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In “This Is How Your Marriage Ends,” Matthew Fray argues that marriages end not with a bang but with a whimper. In his debut self-help book, the relationship counselor offers readers insight into how to save their relationships using examples from his own marriage and those of his clients. Unfortunately, the advice he offers fails to consider the female perspective and in fact often infantilizes and vilifies women.
To start, take the so-called “Fish Sandwich Incident” that Fray highlights in the introduction to the book. In the anecdote, one of Fray’s clients, Grayson, calls him in an irate panic. He has eaten a fish sandwich and is calling preemptively to solicit advice on how to deal with his wife, who is sure to freak out about his eating a fish sandwich despite their collective resolution to be vegan. Grayson is defensive and attempts to dismiss his wife’s hypothetical anger, blaming his decision on a lack of restaurant options during the pandemic and his overwhelming hunger. But Fray tells Grayson that none of that matters — the wife would be hurt that Grayson betrayed her and a promise they made. It’s not about the fish sandwich, it’s about the way she feels.
The problem with this approach, as with many of Fray’s pieces of advice to his presumably male audience, is that teaching men to navigate around the feelings of women doesn’t take into account that women are rational beings capable of understanding logic as well as emotion. In this example, Grayson’s wife is so hypothetically blinded by the stinging betrayal of Grayson’s fish sandwich consumption that she cannot grasp any of his reasoning. By advising Grayson to cater to his wife’s feelings, Fray perpetuates the image of Grayson’s wife as irrational and driven by emotion rather than reason.
Another example of Fray magically projecting the feelings of women is when he explains the true problem with leaving dishes in the sink instead of in the dishwasher. For three-quarters of a page, Fray urges his readers to imagine themselves as a woman who spends all day thinking about her husband: what to make him for dinner, what gifts to get his parents for the holidays, how he would feel about every decision she makes. At the end of the day, how frustrating is it that she also has to deal with his dishes? While his intentions are good, Fray sounds blatantly misogynistic in assuming that there is very little going on in any given wife’s life outside of her husband and her kids.
Fray initially gained traction on the internet from this very anecdote about his dishes in a blog post titled “She Divorced Me Because I Left Dishes By The Sink”. Many portions of the book are lifted from his blog posts — for example, his “Monster-Under-the-Bed-Theory” comes from a blog post he wrote for “The Good Men Project,” a site with the copyrighted slogan “the conversation no one else is having” to which Fray often contributes. The theory goes like this: When a kid says there’s a monster under his bed, you don’t dismiss his feelings and tell him there’s no monsters. Instead, you tell him that you hear him, that it sucks to have that feeling, and that you’ll check and make sure there’s no monsters. He applies this to relationships, and argues that everyone should use the same tenderness with their partner. Like in the fish sandwich example, Fray has decent intentions but infantilizes women and reduces them to illogical emotions.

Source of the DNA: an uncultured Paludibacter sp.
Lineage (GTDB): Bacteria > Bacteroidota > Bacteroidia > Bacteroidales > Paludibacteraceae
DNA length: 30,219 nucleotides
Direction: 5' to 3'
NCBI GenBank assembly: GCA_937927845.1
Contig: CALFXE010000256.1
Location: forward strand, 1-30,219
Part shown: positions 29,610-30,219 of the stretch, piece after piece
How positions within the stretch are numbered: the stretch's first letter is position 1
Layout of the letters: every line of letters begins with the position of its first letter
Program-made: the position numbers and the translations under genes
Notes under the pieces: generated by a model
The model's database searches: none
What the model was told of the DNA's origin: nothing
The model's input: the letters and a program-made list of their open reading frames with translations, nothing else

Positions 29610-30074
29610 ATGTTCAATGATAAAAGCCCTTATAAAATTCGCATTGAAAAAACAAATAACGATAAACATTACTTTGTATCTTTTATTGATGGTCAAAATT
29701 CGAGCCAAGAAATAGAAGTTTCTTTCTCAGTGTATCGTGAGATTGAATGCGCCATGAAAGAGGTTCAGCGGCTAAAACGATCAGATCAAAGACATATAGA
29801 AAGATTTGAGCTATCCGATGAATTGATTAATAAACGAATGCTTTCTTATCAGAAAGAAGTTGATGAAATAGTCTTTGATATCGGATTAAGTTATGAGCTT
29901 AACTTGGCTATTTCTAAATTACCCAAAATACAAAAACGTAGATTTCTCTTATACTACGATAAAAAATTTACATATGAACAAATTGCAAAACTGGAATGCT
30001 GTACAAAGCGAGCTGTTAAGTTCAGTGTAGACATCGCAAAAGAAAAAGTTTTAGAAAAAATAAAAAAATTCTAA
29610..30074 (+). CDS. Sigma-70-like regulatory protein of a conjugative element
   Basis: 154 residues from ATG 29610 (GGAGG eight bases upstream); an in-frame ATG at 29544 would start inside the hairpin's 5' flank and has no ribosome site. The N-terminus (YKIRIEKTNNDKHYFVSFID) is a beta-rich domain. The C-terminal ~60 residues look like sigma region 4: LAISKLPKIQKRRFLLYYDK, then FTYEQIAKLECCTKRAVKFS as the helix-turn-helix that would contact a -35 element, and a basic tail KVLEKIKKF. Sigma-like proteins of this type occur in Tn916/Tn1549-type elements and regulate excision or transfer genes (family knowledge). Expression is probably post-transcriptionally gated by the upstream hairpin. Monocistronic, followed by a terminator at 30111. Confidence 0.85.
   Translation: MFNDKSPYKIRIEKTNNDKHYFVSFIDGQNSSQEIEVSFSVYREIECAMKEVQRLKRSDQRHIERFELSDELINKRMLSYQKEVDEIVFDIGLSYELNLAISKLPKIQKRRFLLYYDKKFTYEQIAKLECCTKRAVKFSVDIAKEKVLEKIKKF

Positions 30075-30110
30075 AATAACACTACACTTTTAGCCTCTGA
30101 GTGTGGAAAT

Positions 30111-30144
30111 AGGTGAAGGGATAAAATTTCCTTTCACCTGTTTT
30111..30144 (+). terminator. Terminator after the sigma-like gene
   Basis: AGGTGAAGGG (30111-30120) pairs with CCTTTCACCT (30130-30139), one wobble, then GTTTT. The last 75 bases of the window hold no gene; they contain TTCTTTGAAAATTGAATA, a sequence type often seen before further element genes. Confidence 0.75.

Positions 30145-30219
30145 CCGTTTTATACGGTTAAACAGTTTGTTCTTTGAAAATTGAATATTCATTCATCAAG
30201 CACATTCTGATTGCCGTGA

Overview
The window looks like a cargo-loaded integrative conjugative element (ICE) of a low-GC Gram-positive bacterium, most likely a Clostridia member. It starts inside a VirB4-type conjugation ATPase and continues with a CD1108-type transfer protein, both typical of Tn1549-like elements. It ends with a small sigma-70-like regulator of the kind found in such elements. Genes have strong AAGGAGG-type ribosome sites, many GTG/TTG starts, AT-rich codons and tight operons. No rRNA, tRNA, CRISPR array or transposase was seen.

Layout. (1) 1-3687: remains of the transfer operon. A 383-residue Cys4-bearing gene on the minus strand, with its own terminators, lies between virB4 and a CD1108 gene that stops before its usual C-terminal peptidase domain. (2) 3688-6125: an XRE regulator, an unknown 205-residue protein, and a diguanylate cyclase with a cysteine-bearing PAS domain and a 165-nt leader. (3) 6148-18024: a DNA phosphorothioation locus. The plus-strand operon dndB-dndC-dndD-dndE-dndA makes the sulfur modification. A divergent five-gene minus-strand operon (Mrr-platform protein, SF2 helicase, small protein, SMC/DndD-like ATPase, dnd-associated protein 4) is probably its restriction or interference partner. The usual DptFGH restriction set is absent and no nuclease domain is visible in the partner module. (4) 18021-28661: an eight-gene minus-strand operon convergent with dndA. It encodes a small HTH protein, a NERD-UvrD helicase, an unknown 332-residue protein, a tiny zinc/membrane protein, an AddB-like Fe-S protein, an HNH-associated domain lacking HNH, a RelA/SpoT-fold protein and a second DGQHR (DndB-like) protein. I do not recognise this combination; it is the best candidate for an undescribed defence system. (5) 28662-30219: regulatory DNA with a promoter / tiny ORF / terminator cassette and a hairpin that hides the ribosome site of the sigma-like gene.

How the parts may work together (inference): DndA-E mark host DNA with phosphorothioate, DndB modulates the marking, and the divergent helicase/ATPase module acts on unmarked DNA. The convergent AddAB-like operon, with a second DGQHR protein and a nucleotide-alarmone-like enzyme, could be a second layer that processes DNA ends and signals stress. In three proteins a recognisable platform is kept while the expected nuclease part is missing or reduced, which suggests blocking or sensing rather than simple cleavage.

Fray’s framework is to explain how the way he hurt others helped him become a better person and attempt to guide others towards self-improvement. Fray relies on self-deprecating humor to describe the ways in which his actions hurt his wife, emphasizing his poor character to establish credibility for the advice he gives. This has two negative effects: First, it makes readers feel uncomfortable and guilty to support, with their time and money, someone making a career and profits off of treating his wife poorly. Second, it erodes readers’ trust in the author.
In one section, Fray describes the adverse effects of toxic masculinity, citing the statistic that men are more likely to commit suicide and have more trouble reaching out for mental healthcare. While this is an incredibly important issue to discuss, 50 pages earlier, Fray recalls how he and his friends bullied a gay kid at their high school into attempting suicide. His hypocrisy makes readers less sympathetic to his struggles, which he blames vaguely on the way society treats men.
Fray’s book is bound to leave readers with more feminist rage and less faith in men than when they started reading. While the author has good intentions, “This Is How Your Marriage Ends” reads more like a guide to making readers feel better about the people they hurt, rather than a roadmap to a successful 21st-century marriage.
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